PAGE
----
While there are many wonderful health benefits to swimming — including cardiovascular, muscular, respiratory, emotional and joint health — you may not realize that there are also a few potential health-related problems associated with it. A variety of RWIs, or Recreational Water Illnesses, can be caused by germs found in water, improper chemical levels, or a combination of both (see Parts 1, 2 & 3 of our series). The good news for private swimming pool users is that those who use public pools are far more susceptible to exposure to most if not all RWIs.
Where Do RWIs Come From?
Some RWIs are spread through contact with the water itself. These kinds of illnesses can be spread not only through swallowing contaminated water but also through breathing in mist near aquatic facilities. Many people don’t realize that any water source can cause exposure to contaminants; both manmade sources (like swimming pools, water slides, and hot tubs) and natural water sources (like oceans, rivers, and lakes) can cause exposure.
What Are the Most Common RWIs?
While skin infections, respiratory illnesses, and ear infections also make the list of RWIs, the most common category of RWIs is diarrheal illnesses. Caused by various types of germs that can occur in public swimming pools, gastrointestinal illnesses include Shigella, norovirus, Giardia, and E. coli; however, the most common among them is Cryptosporidium, which is often shortened to “Crypto.”
What Causes Crypto?
Caused by a chlorine-resistant parasite, Crypto can survive outside a person’s body for several days, even if the pool is well maintained. Crypto sufferers can experience diarrhea, usually for a period of 2 or 3 weeks; however, the symptoms can last for anywhere between a handful of days to an entire month. While watery diarrhea is the main symptom, other results of exposure to Crypto can include fever and vomiting as well as other symptoms that typically accompany diarrhea and vomiting: nausea, stomach cramps, dehydration, and weight loss.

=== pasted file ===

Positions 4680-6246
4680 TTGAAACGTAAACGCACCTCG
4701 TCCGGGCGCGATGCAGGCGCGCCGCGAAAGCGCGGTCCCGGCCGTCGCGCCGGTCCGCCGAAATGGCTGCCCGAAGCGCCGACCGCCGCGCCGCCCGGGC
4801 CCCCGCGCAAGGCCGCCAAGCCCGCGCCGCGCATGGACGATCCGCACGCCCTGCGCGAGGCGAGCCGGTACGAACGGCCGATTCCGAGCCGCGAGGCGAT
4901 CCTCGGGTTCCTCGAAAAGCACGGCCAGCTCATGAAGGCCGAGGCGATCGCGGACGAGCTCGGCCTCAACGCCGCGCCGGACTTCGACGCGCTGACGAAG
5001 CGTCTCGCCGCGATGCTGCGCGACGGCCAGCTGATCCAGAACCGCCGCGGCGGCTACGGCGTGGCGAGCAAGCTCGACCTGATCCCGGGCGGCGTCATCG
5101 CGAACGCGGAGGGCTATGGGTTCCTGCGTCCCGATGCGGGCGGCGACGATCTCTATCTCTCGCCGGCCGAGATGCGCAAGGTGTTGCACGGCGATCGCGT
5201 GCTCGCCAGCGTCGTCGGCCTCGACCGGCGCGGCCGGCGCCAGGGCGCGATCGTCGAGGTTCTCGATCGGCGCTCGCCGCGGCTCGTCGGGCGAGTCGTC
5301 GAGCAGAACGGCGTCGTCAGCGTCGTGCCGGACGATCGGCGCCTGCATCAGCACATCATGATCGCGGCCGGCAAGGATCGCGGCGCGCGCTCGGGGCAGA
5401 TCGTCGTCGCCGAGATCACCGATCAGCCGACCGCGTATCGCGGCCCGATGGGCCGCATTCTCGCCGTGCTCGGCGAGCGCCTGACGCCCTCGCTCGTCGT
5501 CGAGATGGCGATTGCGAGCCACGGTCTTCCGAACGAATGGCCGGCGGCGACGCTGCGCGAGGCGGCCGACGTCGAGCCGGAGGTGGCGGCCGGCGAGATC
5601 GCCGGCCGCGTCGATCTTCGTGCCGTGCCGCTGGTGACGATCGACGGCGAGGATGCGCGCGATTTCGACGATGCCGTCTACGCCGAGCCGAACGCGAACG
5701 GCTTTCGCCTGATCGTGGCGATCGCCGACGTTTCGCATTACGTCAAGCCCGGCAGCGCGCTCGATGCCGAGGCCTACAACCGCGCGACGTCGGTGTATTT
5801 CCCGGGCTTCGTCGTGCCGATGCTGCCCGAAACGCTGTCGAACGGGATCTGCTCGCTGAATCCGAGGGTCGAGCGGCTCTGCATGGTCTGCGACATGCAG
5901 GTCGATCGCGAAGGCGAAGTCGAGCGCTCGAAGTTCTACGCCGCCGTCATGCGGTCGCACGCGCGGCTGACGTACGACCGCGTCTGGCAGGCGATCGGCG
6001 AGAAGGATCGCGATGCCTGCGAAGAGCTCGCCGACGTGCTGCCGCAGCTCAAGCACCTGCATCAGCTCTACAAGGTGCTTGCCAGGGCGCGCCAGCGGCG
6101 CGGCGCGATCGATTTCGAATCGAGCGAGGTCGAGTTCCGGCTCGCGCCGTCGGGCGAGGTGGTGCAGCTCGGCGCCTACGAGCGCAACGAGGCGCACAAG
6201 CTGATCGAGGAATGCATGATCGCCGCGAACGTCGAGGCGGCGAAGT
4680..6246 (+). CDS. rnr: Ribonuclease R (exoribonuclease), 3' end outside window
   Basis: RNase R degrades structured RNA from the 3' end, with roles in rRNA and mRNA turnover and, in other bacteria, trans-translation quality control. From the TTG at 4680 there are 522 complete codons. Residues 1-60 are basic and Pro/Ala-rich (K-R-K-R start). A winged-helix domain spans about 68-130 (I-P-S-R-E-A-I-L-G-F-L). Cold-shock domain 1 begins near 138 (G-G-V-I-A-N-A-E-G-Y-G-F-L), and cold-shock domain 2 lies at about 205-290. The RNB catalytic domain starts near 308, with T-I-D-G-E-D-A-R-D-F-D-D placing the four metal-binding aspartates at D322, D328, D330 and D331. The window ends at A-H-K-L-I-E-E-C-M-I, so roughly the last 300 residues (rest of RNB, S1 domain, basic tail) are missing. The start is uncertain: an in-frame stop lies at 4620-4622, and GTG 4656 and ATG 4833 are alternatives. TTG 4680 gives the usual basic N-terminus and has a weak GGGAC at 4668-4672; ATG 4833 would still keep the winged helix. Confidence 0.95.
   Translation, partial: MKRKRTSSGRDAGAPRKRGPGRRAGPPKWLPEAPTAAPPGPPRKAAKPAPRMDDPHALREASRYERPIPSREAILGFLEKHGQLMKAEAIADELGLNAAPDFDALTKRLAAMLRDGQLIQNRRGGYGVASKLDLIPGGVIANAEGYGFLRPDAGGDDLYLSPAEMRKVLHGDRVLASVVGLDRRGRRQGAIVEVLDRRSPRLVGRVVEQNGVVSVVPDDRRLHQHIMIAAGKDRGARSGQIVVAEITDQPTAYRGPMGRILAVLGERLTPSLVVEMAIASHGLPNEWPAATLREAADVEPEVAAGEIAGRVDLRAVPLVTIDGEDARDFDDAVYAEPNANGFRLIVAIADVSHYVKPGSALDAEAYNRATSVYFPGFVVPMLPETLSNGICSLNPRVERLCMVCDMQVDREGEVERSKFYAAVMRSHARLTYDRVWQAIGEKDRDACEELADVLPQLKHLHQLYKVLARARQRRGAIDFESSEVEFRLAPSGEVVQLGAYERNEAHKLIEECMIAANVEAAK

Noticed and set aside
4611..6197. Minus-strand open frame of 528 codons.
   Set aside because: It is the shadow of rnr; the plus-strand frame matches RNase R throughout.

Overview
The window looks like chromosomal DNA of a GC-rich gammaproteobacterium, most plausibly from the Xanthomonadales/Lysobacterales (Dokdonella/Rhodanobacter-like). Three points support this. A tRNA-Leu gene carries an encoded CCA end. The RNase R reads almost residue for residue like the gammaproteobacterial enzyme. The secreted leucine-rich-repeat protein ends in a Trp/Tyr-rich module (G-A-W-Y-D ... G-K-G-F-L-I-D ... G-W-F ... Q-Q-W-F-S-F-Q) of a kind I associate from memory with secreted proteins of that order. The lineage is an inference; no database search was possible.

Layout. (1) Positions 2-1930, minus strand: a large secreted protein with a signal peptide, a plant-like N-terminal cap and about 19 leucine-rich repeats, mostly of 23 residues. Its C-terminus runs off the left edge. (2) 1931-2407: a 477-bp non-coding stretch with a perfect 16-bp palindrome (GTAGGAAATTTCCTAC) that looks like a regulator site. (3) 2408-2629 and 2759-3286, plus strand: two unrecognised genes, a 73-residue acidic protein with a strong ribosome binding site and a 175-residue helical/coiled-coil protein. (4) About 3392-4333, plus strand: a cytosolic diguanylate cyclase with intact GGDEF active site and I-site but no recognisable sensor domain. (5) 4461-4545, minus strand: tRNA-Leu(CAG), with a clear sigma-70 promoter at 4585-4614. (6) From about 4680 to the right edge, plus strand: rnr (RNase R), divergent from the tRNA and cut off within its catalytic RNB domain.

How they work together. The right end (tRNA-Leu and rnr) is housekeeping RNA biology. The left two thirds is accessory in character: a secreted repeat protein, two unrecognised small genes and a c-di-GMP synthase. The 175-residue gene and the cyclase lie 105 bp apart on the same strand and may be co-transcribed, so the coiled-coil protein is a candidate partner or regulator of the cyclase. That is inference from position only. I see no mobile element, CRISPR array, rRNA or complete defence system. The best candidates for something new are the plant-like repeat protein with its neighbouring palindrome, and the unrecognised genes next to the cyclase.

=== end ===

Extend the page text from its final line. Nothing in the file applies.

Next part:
Some people with healthy immune systems can actually suffer from Crypto but never experience any of those symptoms, while those with weak immune systems can experience severe gastrointestinal and even respiratory symptoms. Most Crypto sufferers recover easily, without the need for medical intervention.
How Can You Prevent Crypto Exposure?
Like most other RWIs, those with their own private swimming pools are at less of a risk for developing Crypto or other gastrointestinal illnesses through exposure to pool water. Since Crypto typically enters the water through feces of individuals already infected with the parasite, limiting the number of people using your pool combined with encouraging proper hygiene in any individuals using your pool will help minimize exposure. In addition to requesting that participants shower before entering your pool, you can reduce the chances of infected feces entering the water by disallowing anyone with diarrhea from using the pool, requiring children to take frequent bathroom breaks, and making sure that any diapers are changed away from the swimming pool area.
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